The title of this post is a quote from the trainer I have been working with. For the fifteen months we have been working together the quote has been used many times. During my upbringing my parents loved to use the phrase “don’t quit.” Today I have a framed poem in my home entitled “Don’t Quit.” The poem talks about going through trials and tribulations, by never giving up we often succeed. Life with cerebral palsy requires many of these small phrases to help when things become discouraging. There have been many times throughout my life when I just wanted to give up. It seems we all run into walls sometimes, seemingly too tall for us to scale. For the longest time I could hear my mother’s voice telling me “don’t quit.” Thankfully I had other people around reminding me to continue with the effort. The issue seems to be while the phrase “don’t quit,” has a positive message it can be interpreted as coming from a negative origin.
Much of my life with cerebral palsy has been about finding the courage to never give up. Many things have been difficult to do. Sometimes I won’t be able to accomplish a task with my first pass. It may take three or four attempts for me to accomplish a goal. At times I do things differently than people who don’t have a disability. I find another way to manipulate a tool or use a fork and knife. If I’m unable to pick up a glass of water, I find a way to slide it toward me and use a straw. When I think of the words “don’t quit.” These ideas come to mind. If I can’t complete a task like everyone else, maybe there is another way to go about the task. The words remind me not to get discouraged and continue thinking outside the box. Don’t give up, just look for another way.
As my life has developed, sticking with a “don’t quit,” mantra hasn’t always been easy. There have been many occasions I have just given up. Sometimes for someone with a physical disability it’s easy to watch an able bodied person perform a task and think “there is no way I can do that.” The thought is a slippery slope into a victim mentality, in which I begin feeling sorry for myself because I was born different. It is one of the major thought patterns I’ve learned to stay away from, even if it doesn’t always work. A major blessing in my life is having people around to push me out of a victim mentality funk. It reminds me of being younger, standing on a cliff over water or ready to hop onto a water slide. My mind telling me I’m not a good swimmer as fear creeps in. When I hit the cold water, my muscle may tense and I won’t be able to move and swim. In those moments there always seemed to be a buddy in the water. He would encourage me to jump, reminding me he would be right there if anything went wrong. More often then not I’d jump, hit the water with enthusiasm, swim to safety without assistance and be dying to jump again.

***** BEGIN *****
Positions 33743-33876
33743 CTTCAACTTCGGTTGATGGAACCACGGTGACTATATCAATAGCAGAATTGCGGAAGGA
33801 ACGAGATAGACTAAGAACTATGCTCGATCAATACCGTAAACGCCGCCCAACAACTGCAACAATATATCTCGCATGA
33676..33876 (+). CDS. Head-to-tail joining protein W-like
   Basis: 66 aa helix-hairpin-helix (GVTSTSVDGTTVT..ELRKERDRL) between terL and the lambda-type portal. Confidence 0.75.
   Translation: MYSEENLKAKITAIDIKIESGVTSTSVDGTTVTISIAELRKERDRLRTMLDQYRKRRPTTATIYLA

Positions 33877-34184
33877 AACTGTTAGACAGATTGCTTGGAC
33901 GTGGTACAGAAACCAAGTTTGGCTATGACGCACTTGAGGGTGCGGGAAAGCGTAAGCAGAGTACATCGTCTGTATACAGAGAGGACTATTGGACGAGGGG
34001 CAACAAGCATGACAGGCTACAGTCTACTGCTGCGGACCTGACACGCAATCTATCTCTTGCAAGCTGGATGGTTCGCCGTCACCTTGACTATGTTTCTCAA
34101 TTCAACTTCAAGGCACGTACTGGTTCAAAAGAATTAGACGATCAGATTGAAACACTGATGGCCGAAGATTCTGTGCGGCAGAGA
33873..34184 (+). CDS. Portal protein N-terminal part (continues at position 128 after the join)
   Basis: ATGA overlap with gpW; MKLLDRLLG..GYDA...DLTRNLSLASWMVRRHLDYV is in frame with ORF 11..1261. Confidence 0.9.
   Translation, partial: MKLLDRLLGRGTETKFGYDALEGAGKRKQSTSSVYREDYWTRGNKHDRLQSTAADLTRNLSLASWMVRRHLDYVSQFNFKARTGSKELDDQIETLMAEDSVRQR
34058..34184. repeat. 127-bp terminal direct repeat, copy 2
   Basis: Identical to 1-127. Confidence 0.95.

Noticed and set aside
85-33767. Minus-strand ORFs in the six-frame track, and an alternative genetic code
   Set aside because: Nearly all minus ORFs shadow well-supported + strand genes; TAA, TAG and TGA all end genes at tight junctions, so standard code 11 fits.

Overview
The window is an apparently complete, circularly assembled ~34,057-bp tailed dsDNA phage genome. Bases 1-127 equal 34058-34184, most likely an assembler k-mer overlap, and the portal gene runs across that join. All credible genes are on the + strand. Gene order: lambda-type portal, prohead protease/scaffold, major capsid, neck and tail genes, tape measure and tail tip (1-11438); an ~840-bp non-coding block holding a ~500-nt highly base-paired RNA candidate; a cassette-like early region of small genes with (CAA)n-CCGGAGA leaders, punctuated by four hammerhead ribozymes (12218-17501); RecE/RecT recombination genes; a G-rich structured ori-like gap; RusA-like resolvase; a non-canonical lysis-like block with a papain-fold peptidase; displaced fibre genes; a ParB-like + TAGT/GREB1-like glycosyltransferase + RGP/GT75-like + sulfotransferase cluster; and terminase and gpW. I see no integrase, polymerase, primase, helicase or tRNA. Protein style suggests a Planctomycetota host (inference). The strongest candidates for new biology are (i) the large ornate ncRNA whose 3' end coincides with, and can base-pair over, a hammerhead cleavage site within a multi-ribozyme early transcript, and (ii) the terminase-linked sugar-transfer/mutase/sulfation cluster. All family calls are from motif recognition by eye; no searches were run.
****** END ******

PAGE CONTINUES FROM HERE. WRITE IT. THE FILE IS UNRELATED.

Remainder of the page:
It doesn’t always work to give something difficult one more try. For a long time, I would continue to “not quit,” but learned sometimes the thought can lead to more frustration. I would be left completely demoralized when I couldn’t perform certain physical tasks. Being taught “don’t quit,” I would continue to try again and again. My life seemed this way for years and left me feeling worse and worse. It was at a point where my self-esteem was tied into whether I could complete physical tasks like an able bodied person. It was the definition of a no-win situation until somehow I began to find a way out. There slowly became no shame in admitting I couldn’t accomplish some physical tasks no matter how hard I tried. The adjustment to asking for help has been a slow process. It has taken acceptance of the limitations cerebral palsy causes along with gaining the courage and humility to simply ask for help when I can’t succeed on my own.
While “don’t quit,” can leave me feeling negative when I don’t succeed. Fifteen months ago I was given another saying that made more sense. “There’s only one way to find out!” seems to take away negative consequences. In my mind it means, let’s give this thing a try. If we can’t make it work after a couple tries, it’s no big deal, we’ll find another way. The “other way” may simply be asking for help after I’ve tried something on my own. It leads to feeling much less shame when I’m unable to succeed. My trainer gave me the quote not long after we began working together. With cerebral palsy there have been many things he wanted me to try that I balked at. Out of my mouth would come the statement “I don’t think I can do that,” or better still “there’s no way I can lift that much!” He would often return calmly with “well, I guess there’s only one way to find out.” It has always motivated me to at least give it a try. More often than not I could perform the movement or lift the heavier weight. I have found myself taking the quote out of the gym and applying it to many situations in life.
Cerebral palsy will always be a challenging aspect of my journey. Situations arise on a daily basis requiring extra thought and motivation. It’s often easiest in moments of challenge to just give up. It can be blamed on the manner in which I entered the world maybe I just got unlucky. Still there will always be a large part of me that just doesn’t want to give up. I’m blessed to have been raised by parents who wanted me to try everything at least once. Somewhere the wires became crossed and “don’t quit” meant I had to try until I succeeded like an able bodied person. It was unrealistic, but gave me the fighting spirit I’m incredibly thankful for. Sometimes when we get lost it just takes a tweaking of the message to breathe life into us again. “There’s only one way to find out” has been a new mantra, making me feel again that the joy is in the effort. If it doesn’t work out all is not lost. You can always try again from a different angle.